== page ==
|A mouse||A computer|
|A brain, your own will do|
Get used to using the mouse on your computer.
Now change the sensitivity of the mouse.
Try using it.
Practise for 10 minutes until you can accurately click on things again.
Now turn the sensitivity back to how it was to being with.
How does it feel now?
You should find that when you change the sensitivity settings on your mouse it feels all wrong and you repeatedly over- or undershoot the icon you are looking for. But, as you practise, you get better until the new settings begin to feel normal. Then, when you change things back to how they were when you started, everything feels wrong again for a while.
We did something very similar on the show. We got Ben to try throwing a ball at me. To start with his aim wasn't bad. He then put on a pair of prismatic glasses, which bent the light coming into his eyes by about 15°. This put his aim off until he had practised for 5 minutes, at which point his accuracy returned and he could hit me again with the ball. But when he tried with his left hand, with which he hadn't practiced since putting on the goggles, he was still way off.
|Ben in the fetching goggles||The goggles move the image|
He then took off the goggles. But now his right hand began missing me again, and in the opposite direction.
When you decide to throw a ball, your conscious brain sends instructions to your cerebellum. This is a fist-sized brain region at the top of your spinal cord. The cerebellum translates movement instructions into a series of signals that activate individual groups of muscles at just the right movement to achieve an accurate throw. The cerebellum continuously compares the outcome of these actions with what was intended. If the movement had the desired result, the cerebellum will use the same set of signals next time it is told to throw the ball.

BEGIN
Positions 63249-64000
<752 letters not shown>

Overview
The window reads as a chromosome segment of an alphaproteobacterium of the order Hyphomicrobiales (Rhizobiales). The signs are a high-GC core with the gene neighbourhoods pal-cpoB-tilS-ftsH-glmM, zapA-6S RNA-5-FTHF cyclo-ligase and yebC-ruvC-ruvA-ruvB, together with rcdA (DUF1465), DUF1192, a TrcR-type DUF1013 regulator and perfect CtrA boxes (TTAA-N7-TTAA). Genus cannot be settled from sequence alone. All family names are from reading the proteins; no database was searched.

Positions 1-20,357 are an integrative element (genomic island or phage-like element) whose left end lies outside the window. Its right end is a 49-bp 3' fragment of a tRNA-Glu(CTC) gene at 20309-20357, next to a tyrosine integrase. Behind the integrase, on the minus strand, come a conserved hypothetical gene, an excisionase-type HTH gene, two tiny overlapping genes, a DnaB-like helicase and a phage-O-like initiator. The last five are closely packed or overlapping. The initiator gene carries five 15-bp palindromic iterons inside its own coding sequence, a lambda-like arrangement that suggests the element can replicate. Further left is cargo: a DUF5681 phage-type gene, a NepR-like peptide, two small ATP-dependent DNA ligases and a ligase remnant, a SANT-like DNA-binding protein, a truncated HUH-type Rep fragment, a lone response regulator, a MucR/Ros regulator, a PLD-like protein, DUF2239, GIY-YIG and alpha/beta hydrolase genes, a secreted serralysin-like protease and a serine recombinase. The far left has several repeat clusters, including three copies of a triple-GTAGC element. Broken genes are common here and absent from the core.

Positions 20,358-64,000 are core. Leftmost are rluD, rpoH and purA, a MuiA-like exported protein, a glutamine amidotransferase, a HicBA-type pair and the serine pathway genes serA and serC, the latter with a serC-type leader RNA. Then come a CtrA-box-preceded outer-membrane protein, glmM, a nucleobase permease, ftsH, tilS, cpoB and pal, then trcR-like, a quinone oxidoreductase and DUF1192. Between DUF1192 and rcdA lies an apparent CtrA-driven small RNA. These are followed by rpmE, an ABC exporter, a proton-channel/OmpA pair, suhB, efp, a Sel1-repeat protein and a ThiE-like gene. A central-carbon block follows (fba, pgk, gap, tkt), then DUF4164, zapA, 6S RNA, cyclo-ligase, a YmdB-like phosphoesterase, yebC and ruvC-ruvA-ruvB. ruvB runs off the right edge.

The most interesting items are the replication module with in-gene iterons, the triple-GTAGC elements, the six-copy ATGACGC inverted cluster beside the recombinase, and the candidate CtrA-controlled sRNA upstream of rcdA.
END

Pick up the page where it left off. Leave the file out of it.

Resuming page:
|A picture of a brain with the cerebellum in purple © NIH|
But if something about the throw goes wrong, based on how the movement failed, the cerebellum will adjust its behaviour the next time to produce a slightly different movement. If this leads to an improvement it will do it again.
This means that if you do something odd like changing the sensitivity of your mouse pointer, or start wearing goggles which move your view of the world, then your cerebellum will adjust the strength and timing of the nerve signals it processes to improve the accuracy of the movement in future. However the learning only works for movements you have practised. If you try another limb, or a different movement, it will not have been optimised like this. So if you take the goggles off, or change your mouse settings again, the unpractised limb will work fine, but the practised once will now be compensating for an adjustment that is no longer required and will have to learn how to do the movement again!